What to watch over the next week?
In the US, expect the core CPI (Friday) to remain around 2.3% year-on-year which is consistent with inflation according to the core private consumption deflator of around 2%.
Data for job openings, small business confidence and producer price inflation will also be released.
Japanese June quarter GDP data (Friday) is expected to show a return to positive growth of around 0.3% quarter-on-quarter.
Chinese July trade data (Wednesday) is expected to show import and export growth of around 10% year-on-year with consumer price inflation (Thursday) remaining around 1.9% year-on-year and producer price inflation slowing to 4.4% year-on-year.
In Australia, the Reserve Bank at its monthly meeting on Tuesday is expected to leave interest rates on hold for a record 24months in a row, or for those who want to get pedantic 22 meetings in a row.
The RBA’s own forecasts for decent growth and a gradual rise in inflation along with strong infrastructure investment, rising business investment and strong export volumes argue against rate cut, but the peak in the housing construction cycle, uncertainty about the outlook for consumer spending, the weakening Sydney and Melbourne property markets, low inflation and wages growth and tight bank lending standards all argue against a rate hike.
So the stand-off continues and the RBA will remain on hold.
The next move is still likely to be up, but not until 2020 at the earliest and there is a rising risk that the next move will actually be down. A speech by RBA Governor Lowe (Wednesday) and the Statement on Monetary Policy (Friday) is likely to confirm that the RBA is comfortably on hold for now.
The SOMP is not expected to contain any major changes to the RBA’s forecasts.
On the data front, housing finance for June (Wednesday) is expected to show ongoing weakness.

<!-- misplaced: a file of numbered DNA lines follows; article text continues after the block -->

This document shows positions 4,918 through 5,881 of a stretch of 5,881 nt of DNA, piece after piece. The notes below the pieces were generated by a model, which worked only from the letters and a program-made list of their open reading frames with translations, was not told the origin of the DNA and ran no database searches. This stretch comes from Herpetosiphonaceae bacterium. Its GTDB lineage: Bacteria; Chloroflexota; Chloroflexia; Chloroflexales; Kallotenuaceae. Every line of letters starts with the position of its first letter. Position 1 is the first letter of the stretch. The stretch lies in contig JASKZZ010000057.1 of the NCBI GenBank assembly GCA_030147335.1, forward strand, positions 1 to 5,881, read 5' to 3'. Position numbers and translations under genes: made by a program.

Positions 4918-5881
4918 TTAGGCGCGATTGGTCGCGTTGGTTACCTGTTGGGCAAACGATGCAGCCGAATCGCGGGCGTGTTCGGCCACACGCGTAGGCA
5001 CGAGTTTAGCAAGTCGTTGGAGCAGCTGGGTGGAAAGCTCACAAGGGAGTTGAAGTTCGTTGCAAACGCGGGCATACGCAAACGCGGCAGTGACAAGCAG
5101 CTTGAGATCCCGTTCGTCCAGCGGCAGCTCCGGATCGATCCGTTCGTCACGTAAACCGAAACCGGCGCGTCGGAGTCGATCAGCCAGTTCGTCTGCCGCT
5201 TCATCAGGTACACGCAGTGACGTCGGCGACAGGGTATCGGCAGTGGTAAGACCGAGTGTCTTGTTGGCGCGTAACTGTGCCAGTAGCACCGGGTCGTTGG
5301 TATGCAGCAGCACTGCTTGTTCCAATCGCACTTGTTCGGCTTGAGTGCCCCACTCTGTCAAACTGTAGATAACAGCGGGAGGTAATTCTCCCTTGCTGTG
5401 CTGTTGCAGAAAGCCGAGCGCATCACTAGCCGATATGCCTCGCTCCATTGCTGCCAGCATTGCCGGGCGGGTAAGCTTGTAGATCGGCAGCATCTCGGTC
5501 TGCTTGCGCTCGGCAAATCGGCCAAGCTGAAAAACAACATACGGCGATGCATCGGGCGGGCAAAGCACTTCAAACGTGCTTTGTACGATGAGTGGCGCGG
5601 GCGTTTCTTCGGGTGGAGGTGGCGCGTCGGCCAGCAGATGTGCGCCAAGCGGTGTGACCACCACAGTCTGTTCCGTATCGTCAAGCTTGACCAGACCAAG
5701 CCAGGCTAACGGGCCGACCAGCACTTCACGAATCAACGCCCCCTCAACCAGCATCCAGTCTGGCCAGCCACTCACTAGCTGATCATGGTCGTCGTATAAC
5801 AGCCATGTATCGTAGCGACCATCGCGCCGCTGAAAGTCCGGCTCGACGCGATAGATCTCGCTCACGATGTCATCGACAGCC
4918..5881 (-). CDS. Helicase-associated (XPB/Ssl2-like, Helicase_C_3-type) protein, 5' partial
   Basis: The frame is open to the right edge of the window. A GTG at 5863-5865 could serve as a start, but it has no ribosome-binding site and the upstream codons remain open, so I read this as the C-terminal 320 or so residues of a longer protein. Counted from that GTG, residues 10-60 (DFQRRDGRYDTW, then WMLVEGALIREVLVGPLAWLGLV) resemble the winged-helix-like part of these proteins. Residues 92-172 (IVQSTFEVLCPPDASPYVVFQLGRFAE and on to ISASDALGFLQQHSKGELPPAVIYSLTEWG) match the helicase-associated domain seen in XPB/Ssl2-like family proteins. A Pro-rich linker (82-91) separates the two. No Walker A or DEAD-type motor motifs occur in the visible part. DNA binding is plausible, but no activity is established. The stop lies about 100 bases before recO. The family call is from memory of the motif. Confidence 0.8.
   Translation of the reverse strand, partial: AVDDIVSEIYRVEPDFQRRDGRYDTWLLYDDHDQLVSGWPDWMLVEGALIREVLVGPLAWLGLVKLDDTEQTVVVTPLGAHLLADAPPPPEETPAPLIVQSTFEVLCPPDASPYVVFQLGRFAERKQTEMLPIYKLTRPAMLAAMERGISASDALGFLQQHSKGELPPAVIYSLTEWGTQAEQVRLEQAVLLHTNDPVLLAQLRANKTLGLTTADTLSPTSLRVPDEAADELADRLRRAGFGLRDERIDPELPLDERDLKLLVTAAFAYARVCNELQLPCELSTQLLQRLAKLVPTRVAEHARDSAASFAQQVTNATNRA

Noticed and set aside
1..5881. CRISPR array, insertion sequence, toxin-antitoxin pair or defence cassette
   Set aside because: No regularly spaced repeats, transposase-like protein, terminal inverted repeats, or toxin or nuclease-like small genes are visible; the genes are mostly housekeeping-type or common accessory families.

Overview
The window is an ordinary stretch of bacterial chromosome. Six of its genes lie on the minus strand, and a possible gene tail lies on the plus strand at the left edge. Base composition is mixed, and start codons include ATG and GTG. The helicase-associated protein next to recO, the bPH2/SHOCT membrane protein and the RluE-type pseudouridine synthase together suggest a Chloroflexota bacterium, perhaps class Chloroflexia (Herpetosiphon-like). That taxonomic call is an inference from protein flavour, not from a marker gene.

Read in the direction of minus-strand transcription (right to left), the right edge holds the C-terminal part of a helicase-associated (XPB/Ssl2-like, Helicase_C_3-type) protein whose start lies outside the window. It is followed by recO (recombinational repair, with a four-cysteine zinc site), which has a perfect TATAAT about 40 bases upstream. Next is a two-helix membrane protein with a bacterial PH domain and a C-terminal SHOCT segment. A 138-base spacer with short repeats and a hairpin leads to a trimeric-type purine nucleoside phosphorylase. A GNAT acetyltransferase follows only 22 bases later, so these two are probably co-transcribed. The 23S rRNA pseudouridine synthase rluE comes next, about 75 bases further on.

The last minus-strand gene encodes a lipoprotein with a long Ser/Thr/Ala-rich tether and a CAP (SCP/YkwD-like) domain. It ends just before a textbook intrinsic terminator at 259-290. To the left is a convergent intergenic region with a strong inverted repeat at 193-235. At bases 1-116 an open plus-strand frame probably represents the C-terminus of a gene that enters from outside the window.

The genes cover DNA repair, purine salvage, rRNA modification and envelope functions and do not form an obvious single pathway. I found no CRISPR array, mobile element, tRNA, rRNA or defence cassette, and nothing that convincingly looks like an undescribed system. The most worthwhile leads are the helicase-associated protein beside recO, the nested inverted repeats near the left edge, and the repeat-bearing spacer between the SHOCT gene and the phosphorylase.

The Australian June half earnings reports will start to ramp up with 15 major companies reporting including Shopping Centres Australia, IOOF and Transurban (Tuesday), Tabcorp, AMP and CBA (Wednesday), AGL, Crown and Suncorp (Thursday) and James Hardie, REA and Newscorp (Friday).
We are expecting 2017-18 earnings growth to come in around 9%, with resources earnings rising around 25% (albeit down from 130% in 2016-17) thanks to solid commodity prices and rising volumes and the rest of the market seeing profit growth of around 5%.
Strong results are expected for insurers, health care, utilities, gaming and building materials offsetting softness for telcos, banks and consumer discretionary stocks.
Dividend growth is likely to remain solid.
Outlook for markets
While we see share markets being higher by year-end as global growth remains solid, helping drive good earnings growth and monetary policy remains easy, we are likely to see ongoing bouts of volatility and weakness as the US-driven trade skirmish with China could get worse before it gets better and as worries remain around the Fed, President Trump in the run up to the US mid-term elections, China, emerging markets and property prices in Australia.
Low yields are likely to drive low returns from bonds. Australian bonds are likely to outperform global bonds, helped by the relatively dovish RBA.
Unlisted commercial property and infrastructure are still likely to benefit from the search for yield, but it is waning.
National capital city residential property prices are expected to slow further as Sydney and Melbourne property prices continue to fall, but Perth and Darwin bottom out, and Adelaide, Canberra and Brisbane see moderate gains.
Cash and bank deposits are likely to continue to provide poor returns, with term deposit rates running around 2.2%.
We continue to see the A$ trending down to around US$0.70 as the gap between the RBA’s cash rate and the US Fed Funds rate pushes further into negative territory as the US economy booms relative to Australia. Solid commodity prices should provide a floor for the A$ though in the high US$0.60s.